The increase of K levels in the presence of the inoculant (Figure 2b) may be related to synthesis of phytohormones by these bacteria, which stimulate the growth of fine roots of the plants, and consequently increase water and nutrient absorption capacity (Oliveira et al., 2008).

The levels of K - in the absence and presence of A. brasilense - were similar at 21 kg ha-1 N and 178 kg ha-1 N: ​​ 34.66 g kg-1 K and 36.18 g kg-1 K, respectively (Figure 2b).

There was a significant correlation between A. brasilense and Ca assimilated by corn, regardless of N doses (Table 1).

According to data presented in tables 2 and 3, macronutrient content showed no significant correlation between N doses and Azospirillum brasilense at R1 and R3, respectively. In the same way, Francisco et al. (2012) also did not find correlation between foliar nutritional status, N doses and inoculation with Azospirillum in corn. However, in a study carried out by Batista & Monteiro (2010), N fertilization positively affected the proportion of Ca and Mg and negatively the proportion of K in the shoots of marandu grass.

Regarding N fertilization, a significant correlation was observed between N doses and levels of: N (at V8, R1 and R3), Ca and Mg (at R1 and R3) and P (at R3).

Regression analysis demonstrates linear increase of N levels as a function of N doses at V8 and R1 (Figure 2a). The uptake of N increases at the V8 stage due to high growth of the root system (Fancelli & Dourado Neto, 2004). For every kg of applied N ha-1, there was an increase of 0.0171 g kg-1 N at the V8 stage, with 88.57% of positive predictive value of the model. The maximum dose - 200 kg ha-1 N - resulted in 31 g kg -1 N at R1 stage (Figure 2a); thus, each kg of applied N increased N content at the R1 stage by 0.0163 g kg-1, with 91.62% of positive predictive value of the model.

Weather conditions during the experiment may have affected these results. Rainfall data during the experiment (Figure 1) recorded by an automatic weather station located next to the experimental site show a good distribution of rain. Mass flow is an important process for the uptake of N as the amount of N that reaches the plant depends on transpiration conditions, concentration of the nutrient in the soil solution and water content in soil. During drought N uptake is limited by the amount of N that reaches the roots, which may not be enough to meet the demand of the plant even under high N concentration in the soil (Ernani, 2003).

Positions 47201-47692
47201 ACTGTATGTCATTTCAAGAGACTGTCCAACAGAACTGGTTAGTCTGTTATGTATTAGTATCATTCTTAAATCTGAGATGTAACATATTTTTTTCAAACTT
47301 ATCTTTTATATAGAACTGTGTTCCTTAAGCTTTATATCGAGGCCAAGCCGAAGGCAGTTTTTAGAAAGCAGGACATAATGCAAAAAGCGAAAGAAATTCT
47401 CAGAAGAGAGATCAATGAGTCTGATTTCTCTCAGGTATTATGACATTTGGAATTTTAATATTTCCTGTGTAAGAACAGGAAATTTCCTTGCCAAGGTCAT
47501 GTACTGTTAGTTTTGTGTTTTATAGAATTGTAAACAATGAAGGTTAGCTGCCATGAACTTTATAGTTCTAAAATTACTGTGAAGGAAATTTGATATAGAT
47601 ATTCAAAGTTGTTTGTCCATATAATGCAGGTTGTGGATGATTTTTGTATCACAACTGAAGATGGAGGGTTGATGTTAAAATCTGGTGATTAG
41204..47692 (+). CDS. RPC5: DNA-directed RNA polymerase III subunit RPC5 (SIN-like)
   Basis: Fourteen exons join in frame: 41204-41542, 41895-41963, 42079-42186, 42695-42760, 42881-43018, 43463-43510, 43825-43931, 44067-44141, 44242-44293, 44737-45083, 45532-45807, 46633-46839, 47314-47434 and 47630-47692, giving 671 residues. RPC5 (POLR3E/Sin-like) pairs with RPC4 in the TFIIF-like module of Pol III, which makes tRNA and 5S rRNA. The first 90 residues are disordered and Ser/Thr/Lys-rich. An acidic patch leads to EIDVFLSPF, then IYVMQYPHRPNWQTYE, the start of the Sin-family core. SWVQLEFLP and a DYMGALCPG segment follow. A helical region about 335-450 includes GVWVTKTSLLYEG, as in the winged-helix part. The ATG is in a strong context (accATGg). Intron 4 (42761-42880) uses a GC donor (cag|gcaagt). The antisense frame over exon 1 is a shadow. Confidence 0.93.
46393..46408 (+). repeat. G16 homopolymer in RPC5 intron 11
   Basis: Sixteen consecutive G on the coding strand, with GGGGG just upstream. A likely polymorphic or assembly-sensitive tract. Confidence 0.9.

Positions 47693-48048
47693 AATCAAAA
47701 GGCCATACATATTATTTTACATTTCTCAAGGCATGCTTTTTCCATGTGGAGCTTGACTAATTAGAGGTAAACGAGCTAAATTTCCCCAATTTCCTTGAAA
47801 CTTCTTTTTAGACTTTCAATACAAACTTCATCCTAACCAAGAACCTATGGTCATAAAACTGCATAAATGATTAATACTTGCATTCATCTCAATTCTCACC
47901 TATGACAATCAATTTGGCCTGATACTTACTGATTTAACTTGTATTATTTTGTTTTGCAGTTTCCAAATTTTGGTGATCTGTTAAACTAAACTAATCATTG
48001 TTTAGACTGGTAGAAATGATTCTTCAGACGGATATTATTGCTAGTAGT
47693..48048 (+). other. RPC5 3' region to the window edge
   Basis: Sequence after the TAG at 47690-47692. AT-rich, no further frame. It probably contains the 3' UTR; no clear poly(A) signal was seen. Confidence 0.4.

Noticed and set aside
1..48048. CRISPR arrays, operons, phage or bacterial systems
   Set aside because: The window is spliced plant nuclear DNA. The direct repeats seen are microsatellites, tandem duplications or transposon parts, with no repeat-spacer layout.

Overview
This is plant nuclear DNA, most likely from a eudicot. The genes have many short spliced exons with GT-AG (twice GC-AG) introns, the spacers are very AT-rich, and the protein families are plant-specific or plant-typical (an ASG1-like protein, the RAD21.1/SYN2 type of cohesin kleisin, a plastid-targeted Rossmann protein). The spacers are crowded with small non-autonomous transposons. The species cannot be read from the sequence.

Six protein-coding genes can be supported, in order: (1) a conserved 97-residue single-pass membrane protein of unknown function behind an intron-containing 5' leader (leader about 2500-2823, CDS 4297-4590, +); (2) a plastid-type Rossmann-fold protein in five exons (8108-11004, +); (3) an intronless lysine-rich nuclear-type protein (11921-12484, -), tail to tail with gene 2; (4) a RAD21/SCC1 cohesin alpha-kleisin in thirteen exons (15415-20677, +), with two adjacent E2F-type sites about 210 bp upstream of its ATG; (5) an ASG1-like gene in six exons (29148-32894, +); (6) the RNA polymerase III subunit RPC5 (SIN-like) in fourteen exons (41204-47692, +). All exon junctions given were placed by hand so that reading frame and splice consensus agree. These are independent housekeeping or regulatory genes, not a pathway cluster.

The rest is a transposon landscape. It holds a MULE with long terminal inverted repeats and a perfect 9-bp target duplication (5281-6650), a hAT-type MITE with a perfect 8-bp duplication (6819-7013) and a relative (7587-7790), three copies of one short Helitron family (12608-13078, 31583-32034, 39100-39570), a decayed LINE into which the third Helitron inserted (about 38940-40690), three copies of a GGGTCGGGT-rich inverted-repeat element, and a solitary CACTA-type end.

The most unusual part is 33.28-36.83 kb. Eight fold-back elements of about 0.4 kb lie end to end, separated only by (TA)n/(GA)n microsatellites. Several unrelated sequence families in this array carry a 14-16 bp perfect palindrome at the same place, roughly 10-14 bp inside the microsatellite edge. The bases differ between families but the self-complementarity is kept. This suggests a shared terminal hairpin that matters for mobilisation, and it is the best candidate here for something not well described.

Aratani et al. (2006), testing doses of N in corn under no-tillage, also found linear correlation between foliar N content and increasing N doses. However, Gitti et al., (2013) evaluating the effect of inoculation with A. brasilense and various N doses, did not find significant differences regarding N levels, contrary to the results obtained in this experiment. This fact demonstrates the importance of evaluation of meteorological data to better understanding the results since proper water balance plays an important role in a given region with respect to better absorption of nutrients, especially N, which occur almost entirety by mass flow.

As for the R3 stage (Figure 2a), there was a quadratic increase in N content with N doses up to 129 kg N ha-1, whereat N content was 29 g kg-1. Goes et al. (2013) also found a quadratic response of N content to increasing urea doses in corn.

Regression analysis demonstrates Ca increase with N doses at R1 stage, up to 73 kg N ha-1, reaching 7.47 g kg-1 of foliar Ca. Thereafter, higher doses reduced Ca content (Figure 2c). In contrast, Costa et al. (2008) observed that Ca content in 'xaraés grass' did not change as a function of higher N doses.

Likewise, Ca content increased with N doses at the R3 stage (Figure 2c), up to 6.65 g kg-1 Ca at 96 kg ha-1 N. After this point, the increase of N doses decreased Ca levels. According to Malavolta (2006), the additions of N usually elevates Ca content in leaves, unless there is a sharp increase of this element in dry matter, which causes an apparent decrease of Ca, as found in citrus. Still, according to the same author, apple trees fertilized with monoammonium phosphate demonstrate lower foliar Ca content relative to plants fertilized with ammonium sulfate. This effect is partly due to pH changes of the substrate. Thus, foliar Ca decreases in the presence of ammonia nitrogen, as observed in this study, because urea is biologically converted to ammoniated form (Kamowaga et al., 2000).

Teixeira et al. (2010), evaluating the effect of N doses and millet mulch on bean crop, found the highest Ca content for the highest N dose applied at planting, (60 kg ha-1). These results contradict the results obtained in our study, which may be due to accelerated mineralization of organic matter caused by high N levels in the planting row.